If the author wanted to use present tense, she really should have done the book in first person. Even though the book ended on a major cliffhanger, I probably won't finish the series simply because the third person present tense. It made the writing seem juvenile.

The writer is very good at making the characters real and the story was intriguing.

Library of Alexandria | Description, Facts, & Destruction | ysavydoxamon.tk

Now, I hope that the HEA is in the next book. When travel tour call center operator, Tinley, is coerced into attending a speed-dating event by her roommate and sister, she decides to at least see where it goes. The setup is simple, speed dating in the dark. Until mystery date number four arrives just in time for dessert.

But when date number four turns out to be someone she knows, things go from fun and flirty to complicated as heck.


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It really took off in about the last quarter, but it ends on a cliffhanger. There are a few mysteries involving date number four and her roommate, but overall, it felt fairly predictable throughout. At least until the end. What the story really lacked for me was some serious conflict to drive the plot. The fate of that great wealth of books remains provocative and controversial.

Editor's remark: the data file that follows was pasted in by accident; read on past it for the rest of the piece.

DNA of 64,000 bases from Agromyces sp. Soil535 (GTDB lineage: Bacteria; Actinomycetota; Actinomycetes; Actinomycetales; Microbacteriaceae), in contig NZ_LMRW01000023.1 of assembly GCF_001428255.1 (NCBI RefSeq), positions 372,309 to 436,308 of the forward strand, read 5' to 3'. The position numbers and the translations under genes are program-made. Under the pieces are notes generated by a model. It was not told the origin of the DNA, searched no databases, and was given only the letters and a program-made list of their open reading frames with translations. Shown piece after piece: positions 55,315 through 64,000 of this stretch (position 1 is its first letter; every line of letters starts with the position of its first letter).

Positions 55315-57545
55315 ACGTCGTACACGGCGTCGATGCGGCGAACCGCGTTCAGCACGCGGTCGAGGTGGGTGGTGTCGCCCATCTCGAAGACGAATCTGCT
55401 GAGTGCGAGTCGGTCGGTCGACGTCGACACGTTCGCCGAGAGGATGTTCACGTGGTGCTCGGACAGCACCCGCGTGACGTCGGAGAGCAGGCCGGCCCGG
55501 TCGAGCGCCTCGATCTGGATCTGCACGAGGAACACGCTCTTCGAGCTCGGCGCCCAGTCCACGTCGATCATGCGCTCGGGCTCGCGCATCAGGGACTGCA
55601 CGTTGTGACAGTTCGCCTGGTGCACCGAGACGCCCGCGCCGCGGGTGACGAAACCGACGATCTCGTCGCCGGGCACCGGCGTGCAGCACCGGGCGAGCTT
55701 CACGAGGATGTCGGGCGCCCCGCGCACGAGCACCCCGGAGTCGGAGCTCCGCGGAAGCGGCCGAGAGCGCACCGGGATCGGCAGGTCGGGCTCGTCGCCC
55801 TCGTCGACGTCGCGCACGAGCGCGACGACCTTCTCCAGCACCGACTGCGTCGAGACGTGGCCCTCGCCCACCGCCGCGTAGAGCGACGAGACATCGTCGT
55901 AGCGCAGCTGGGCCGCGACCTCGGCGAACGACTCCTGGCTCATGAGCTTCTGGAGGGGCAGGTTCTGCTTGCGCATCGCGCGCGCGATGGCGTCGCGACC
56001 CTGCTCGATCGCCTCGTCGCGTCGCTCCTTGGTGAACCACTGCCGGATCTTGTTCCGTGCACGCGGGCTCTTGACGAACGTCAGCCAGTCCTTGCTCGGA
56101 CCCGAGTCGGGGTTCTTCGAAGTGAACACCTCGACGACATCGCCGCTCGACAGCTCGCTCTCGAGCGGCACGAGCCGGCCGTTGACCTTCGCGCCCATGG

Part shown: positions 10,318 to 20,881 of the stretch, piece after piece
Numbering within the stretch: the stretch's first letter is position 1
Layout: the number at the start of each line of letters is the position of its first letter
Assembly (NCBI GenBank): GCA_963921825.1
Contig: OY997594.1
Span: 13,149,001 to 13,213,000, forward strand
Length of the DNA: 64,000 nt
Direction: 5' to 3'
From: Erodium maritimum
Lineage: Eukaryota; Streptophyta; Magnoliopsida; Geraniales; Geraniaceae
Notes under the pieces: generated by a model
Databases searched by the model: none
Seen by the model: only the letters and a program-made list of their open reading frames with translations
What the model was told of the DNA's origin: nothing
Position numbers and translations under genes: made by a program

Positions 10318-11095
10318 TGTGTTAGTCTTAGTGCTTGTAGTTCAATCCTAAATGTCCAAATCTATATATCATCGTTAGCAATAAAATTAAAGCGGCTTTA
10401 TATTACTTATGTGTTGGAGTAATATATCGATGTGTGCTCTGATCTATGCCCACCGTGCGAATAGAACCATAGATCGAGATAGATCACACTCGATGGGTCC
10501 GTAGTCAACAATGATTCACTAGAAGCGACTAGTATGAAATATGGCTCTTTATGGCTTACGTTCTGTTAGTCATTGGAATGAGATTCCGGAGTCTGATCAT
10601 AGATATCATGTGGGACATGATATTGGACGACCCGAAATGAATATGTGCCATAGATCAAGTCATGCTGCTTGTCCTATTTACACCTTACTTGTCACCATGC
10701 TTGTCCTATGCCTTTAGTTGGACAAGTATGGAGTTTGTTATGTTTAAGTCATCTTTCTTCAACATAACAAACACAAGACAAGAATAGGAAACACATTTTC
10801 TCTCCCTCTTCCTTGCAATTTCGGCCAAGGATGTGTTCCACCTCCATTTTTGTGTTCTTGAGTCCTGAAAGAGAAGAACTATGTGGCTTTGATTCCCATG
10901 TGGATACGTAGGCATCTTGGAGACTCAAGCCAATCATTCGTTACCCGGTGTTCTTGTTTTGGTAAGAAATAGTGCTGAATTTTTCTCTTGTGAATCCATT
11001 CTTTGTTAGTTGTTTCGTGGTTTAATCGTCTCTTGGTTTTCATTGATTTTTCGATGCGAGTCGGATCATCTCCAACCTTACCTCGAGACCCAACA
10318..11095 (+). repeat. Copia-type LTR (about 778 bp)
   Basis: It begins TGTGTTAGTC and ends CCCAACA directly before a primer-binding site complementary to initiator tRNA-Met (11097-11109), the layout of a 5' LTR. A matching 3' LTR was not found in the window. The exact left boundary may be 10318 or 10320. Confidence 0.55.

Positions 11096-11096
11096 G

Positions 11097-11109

For centuries the main point of contention was whether or not the library or libraries—as two sites existed survived until the Arab conquest of Alexandria in the 7th century. In the 21st century, however, the topic has cooled down, and there is growing agreement among serious scholars that both libraries had both perished long before the Arab conquest. Scholars further believe that there is enough evidence to show that the destruction of the two libraries occurred at different times. The Royal Library was an unfortunate casualty of war.

Caesar sided with Cleopatra and was soon besieged by the Ptolemaic forces by land and sea in the great harbour. He realized that his only chance lay in setting fire to the enemy fleet, and it was by that drastic measure that he managed to gain the upper hand. Yet he is remarkably silent regarding the extent of the destruction caused by the fire in the city itself. Subsequent authors, however, provide details of the ensuing destruction. The daughter library, protected by the Serapeum, subsisted up to the 4th century as long as paganism survived.